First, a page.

I recently received an email from someone who read The Rock Warrior’s Way book. He said he took my suggestion about practicing falling to heart. He went to his local climbing gym, got above a bolt, gathered his nerve, and finally took a fall. He said he was tense before and during the fall but afterwards felt more comfortable.
This approach may diminish fear, but isn’t aligned with learning. The climber was focused on avoiding his stress with falling. Did he really learn? He didn’t convert stress into comfort. He was tense during the skill he was “practicing.” When you take on too much stress and focus on getting it over with, your body will contract in a protective way. This habituates your body to react and contract, making it difficult to respond to falling in an alert and relaxed way. The gym climber would need to unlearn his habit of contracting before he could learn to respond to falling in a relaxed way.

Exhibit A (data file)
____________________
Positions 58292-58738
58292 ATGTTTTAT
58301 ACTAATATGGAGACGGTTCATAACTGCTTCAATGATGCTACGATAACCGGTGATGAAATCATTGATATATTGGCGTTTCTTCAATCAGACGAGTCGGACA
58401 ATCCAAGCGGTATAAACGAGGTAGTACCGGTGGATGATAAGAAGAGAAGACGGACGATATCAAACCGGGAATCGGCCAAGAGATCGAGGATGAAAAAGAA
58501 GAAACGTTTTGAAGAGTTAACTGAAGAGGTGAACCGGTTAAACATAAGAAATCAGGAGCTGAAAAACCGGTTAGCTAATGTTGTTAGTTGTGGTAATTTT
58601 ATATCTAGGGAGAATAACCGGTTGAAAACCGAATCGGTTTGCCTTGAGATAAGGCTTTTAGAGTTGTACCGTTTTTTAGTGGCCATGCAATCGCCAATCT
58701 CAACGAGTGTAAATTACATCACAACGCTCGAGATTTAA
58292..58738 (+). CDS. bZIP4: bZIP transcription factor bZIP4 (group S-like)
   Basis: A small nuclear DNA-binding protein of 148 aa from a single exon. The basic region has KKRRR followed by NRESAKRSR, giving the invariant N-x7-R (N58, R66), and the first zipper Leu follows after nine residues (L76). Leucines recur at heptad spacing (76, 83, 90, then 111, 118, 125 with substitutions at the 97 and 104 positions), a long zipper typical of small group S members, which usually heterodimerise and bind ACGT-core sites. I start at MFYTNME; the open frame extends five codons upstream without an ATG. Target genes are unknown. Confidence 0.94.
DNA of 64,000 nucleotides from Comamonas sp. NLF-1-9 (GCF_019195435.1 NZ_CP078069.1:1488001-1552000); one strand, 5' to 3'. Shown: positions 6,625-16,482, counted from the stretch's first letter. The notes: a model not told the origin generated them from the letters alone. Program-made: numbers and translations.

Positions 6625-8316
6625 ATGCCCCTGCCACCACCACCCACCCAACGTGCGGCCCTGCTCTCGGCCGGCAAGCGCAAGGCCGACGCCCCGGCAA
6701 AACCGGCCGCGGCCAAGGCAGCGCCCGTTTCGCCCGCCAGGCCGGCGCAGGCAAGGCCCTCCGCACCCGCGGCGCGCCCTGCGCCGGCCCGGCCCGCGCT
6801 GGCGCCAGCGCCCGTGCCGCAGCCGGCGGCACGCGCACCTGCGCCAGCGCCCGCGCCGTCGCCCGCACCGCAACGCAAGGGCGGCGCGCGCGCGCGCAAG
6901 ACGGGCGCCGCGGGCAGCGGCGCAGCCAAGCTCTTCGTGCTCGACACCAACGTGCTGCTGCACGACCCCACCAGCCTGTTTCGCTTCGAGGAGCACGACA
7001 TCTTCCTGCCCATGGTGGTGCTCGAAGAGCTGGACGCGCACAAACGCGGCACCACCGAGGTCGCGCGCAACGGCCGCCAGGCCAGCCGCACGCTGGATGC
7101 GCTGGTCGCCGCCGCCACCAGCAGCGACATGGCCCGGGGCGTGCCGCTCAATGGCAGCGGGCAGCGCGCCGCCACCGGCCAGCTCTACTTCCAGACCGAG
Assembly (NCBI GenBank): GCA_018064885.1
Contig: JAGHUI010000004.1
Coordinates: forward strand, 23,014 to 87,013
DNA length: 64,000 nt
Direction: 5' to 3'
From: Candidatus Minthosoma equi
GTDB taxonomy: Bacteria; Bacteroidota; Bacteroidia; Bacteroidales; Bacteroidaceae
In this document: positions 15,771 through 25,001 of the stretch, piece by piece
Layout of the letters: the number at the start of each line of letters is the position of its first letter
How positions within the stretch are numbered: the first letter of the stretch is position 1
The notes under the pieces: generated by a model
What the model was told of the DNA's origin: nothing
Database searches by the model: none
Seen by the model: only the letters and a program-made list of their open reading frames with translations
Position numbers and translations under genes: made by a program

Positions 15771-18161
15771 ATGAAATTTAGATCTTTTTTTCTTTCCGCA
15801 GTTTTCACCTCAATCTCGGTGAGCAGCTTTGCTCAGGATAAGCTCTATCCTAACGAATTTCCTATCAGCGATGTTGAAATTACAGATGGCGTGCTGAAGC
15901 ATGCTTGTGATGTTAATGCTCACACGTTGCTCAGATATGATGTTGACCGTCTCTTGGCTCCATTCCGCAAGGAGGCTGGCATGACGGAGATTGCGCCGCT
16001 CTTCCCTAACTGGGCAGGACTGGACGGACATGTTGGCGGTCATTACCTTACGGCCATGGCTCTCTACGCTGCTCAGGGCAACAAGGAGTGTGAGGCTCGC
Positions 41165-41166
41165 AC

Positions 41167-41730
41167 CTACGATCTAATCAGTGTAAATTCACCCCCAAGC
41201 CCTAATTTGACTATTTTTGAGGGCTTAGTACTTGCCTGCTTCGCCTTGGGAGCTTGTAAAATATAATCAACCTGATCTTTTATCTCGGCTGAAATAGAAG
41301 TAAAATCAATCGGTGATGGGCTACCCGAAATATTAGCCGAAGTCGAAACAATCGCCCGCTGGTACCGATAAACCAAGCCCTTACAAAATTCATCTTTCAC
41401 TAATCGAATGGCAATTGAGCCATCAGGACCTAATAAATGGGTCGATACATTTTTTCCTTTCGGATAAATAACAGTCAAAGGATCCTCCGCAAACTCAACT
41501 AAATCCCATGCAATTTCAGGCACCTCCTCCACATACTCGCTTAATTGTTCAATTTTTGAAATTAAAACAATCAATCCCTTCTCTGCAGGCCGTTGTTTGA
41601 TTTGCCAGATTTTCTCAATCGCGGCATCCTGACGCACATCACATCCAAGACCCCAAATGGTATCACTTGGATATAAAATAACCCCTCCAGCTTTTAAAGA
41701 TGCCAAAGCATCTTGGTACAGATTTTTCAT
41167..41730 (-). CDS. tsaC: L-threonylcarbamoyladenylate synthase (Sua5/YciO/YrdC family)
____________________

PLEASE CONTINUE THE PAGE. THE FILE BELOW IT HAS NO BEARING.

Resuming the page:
There are four elements that help you understand how your body is processing stress: how you breathe (B), where your eyes (E) look, how relaxed (R) you are, and the posture (P) of your body, using it appropriately for the task. I use the acronym BERP as a reminder for these four elements. When you are stressed, especially over stressed, you will tend to hold your breath, have tunnel vision, tense up, and create a concave, protective posture.
You know you’ve integrated stress when you can breathe without holding your breath, look at the current task, stay relaxed, and maintain proper posture, doing what you need with your body for the task. The BERP elements indicate when you can add additional stress. If you can BERP properly, then you are ready for additional stress.